October issue 2011
Karachi in the Dock
The consistently rising graph of the death toll in Karachi to frightening and unprecedented levels finally forced Justice Iftikhar Chaudhry to take notice of the volatile situation in the city. On September 5, 2011, soon after the Eid holidays, a five-member bench of the Supreme Court comprising Justices Anwar Zaheer Jamali, Sarmad Jalal Osmany, Amir Hani Muslim, Ghulam Rabbani and Chief Justice Iftikhar Chaudhary began its hearings on target killings in Karachi. The hearings concluded on September 16, but the apex court continues to monitor the law and order situation in Karachi, and has been receiving reports from law enforcement agencies on a regular basis. Meanwhile, the judgment in this extremely complex and important case, affecting the life and property of nearly 20 million citizens of Karachi, is anxiously awaited.
It is quite clear that both the federal and Sindh governments have failed to enforce their writ and provide security to their citizens or abide by the constitution and the rule of law. Karachiites are virtually being forced to live under the reign of various mafias and terrorists. Director General Rangers, Major General Ijaz Chaudhry remarked that militant groups affiliated to various political and ethnic parties were involved in violent activities in the city and the situation was worse than in Waziristan.
The obligations of the federal and the provincial governments are clearly defined in Articles 4, 5, 9, 14, 17(2), 19, 24, 25 and 256 of the constitution. And the holders of constitutional offices are committed to perform them without fear or favour. It was the failure of the executive to discharge these vital constitutional duties that compelled the Supreme Court to undertake this exercise under its inherent suo moto jurisdiction, in the interest of the public as authorised, inter alia, by Article 184(3).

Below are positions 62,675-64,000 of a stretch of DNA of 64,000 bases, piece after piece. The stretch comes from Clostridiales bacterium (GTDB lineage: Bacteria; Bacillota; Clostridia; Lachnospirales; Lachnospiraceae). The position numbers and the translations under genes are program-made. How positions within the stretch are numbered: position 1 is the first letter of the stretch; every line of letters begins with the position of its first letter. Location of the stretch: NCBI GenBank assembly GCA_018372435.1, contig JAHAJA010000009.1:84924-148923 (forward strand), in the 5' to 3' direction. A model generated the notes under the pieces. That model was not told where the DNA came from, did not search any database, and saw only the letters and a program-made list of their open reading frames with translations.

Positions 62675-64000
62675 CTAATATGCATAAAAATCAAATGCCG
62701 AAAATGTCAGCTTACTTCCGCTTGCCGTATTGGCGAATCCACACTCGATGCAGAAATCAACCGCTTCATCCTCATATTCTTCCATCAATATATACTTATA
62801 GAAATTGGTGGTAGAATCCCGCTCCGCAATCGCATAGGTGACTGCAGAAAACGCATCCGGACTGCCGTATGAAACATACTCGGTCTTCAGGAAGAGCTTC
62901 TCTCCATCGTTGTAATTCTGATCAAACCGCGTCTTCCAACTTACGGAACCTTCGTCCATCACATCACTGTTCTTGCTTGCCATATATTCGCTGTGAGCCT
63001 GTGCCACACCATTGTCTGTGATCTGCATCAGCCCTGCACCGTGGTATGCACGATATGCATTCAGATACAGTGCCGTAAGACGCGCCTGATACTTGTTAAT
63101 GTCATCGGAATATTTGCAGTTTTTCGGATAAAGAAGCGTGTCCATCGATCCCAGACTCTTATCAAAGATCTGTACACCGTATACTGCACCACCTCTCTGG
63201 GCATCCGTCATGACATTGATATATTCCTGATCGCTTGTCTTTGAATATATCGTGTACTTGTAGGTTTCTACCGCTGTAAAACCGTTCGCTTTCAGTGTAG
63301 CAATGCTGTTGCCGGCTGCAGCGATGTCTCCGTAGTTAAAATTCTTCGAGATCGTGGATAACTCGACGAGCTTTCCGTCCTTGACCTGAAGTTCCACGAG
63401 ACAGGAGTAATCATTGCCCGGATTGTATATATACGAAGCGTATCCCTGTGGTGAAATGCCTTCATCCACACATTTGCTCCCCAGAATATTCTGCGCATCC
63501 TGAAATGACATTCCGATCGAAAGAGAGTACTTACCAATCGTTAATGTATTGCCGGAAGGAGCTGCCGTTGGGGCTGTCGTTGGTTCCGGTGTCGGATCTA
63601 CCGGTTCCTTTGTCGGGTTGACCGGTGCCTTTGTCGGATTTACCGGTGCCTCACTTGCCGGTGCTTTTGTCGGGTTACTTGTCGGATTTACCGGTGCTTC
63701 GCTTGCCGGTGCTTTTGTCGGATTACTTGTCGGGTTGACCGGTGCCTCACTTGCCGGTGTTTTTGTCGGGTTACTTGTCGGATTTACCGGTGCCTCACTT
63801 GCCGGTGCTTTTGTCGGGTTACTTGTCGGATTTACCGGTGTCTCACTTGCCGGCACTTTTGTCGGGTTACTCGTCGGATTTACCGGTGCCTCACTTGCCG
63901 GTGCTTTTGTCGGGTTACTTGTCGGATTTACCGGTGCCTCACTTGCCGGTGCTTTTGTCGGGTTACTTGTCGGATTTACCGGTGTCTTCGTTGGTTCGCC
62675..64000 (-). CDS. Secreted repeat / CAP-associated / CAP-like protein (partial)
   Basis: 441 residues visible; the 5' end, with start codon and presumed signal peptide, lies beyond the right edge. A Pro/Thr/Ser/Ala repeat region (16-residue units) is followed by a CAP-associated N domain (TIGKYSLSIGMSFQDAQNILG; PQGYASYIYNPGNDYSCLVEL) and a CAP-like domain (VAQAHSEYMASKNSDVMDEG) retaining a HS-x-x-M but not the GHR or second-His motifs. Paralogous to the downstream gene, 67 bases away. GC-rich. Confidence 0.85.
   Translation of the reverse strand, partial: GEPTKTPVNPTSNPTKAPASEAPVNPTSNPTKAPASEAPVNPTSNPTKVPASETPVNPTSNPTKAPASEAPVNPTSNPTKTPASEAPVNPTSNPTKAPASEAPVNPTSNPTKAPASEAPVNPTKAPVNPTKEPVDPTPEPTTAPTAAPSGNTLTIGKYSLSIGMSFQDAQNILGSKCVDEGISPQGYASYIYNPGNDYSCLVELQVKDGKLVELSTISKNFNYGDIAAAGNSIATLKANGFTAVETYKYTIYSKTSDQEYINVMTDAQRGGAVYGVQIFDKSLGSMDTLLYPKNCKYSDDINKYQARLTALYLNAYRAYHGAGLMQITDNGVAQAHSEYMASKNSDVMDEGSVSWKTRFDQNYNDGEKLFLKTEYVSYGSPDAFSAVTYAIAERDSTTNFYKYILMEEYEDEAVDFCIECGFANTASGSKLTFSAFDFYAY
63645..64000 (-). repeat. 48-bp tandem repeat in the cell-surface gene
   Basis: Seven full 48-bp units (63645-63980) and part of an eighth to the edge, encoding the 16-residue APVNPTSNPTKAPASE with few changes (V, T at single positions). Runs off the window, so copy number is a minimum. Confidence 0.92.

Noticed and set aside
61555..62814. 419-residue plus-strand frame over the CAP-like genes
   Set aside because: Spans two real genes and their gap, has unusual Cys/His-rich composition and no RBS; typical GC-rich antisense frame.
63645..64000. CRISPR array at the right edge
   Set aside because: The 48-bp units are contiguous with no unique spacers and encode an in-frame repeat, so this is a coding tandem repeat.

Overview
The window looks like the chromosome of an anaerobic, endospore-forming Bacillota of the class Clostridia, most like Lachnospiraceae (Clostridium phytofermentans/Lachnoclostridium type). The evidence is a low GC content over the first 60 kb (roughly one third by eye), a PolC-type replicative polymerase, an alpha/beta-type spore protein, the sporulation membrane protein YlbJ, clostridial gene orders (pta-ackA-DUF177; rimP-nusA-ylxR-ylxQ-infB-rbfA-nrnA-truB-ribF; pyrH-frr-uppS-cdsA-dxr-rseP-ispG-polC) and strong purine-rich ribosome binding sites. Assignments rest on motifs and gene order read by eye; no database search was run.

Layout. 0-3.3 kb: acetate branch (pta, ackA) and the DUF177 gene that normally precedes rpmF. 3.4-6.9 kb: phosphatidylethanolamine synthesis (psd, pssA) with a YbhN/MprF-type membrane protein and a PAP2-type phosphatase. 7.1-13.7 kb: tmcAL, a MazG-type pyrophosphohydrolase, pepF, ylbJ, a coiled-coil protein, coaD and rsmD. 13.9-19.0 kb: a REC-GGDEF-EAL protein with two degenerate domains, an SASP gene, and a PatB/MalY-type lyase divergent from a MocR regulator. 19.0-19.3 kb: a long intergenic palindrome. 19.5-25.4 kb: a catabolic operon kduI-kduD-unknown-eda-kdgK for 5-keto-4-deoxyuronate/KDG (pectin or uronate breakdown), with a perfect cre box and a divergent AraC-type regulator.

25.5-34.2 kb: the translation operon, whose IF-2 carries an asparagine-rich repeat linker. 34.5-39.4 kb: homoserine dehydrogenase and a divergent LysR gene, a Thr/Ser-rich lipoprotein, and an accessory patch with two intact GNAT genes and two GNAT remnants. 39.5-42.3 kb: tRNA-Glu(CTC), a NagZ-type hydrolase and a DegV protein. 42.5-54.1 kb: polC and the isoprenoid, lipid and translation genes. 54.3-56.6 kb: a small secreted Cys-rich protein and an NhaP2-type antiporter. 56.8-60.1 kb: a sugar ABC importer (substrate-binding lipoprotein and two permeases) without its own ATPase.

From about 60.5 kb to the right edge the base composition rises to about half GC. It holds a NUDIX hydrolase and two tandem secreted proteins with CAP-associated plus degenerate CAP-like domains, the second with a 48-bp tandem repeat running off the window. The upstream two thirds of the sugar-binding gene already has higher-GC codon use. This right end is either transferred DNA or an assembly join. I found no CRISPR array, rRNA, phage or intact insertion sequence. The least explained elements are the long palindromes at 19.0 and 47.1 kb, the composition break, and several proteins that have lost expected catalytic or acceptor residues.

As a concerned citizen of Karachi, I made it a point to attend the proceedings on some days. I observed that the majority of the political parties, both in the government and in the opposition, including the PPP, ANP, MQM and Jamaat-e-Islami, the Sindhi nationalists as well as leaders of the Bar Associations of the District and High Courts, and representatives of civil society made their submissions to the court with supporting documents, clippings from the print media and, in certain instances, official reports including those prepared by a Joint Investigation Team (JIT) comprising the ISI, the MI, CID and the IB. Most of them clearly identified or obliquely pointed out those groups or parties that were responsible for the unabated terrorism and target killings in Karachi. The Jamaat-e-Islami submitted a DVD of former home minister Zulfikar Mirza’s fiery speech at the Karachi Press Club, and asked the chief justice to summon Dr Mirza as an “important witness” for his disclosures about the Karachi violence.
To this, the chief justice remarked, “What does a court of law have to do with political statements? If Dr Mirza has something to say he should file an affidavit in court.”
But Dr Mirza stayed away. Representatives of the ISI and other intelligence agencies also submitted their reports in the court or during in-camera sessions.
In my view, whatever was submitted in the course of the hearings was sufficient for the apex court to determine the causes of terrorism in Karachi and the forces behind it, as well as identify the reasons for the inability, incompetence or unwillingness of both the federal and provincial governments to check, contain and eradicate the miscreants and target killers.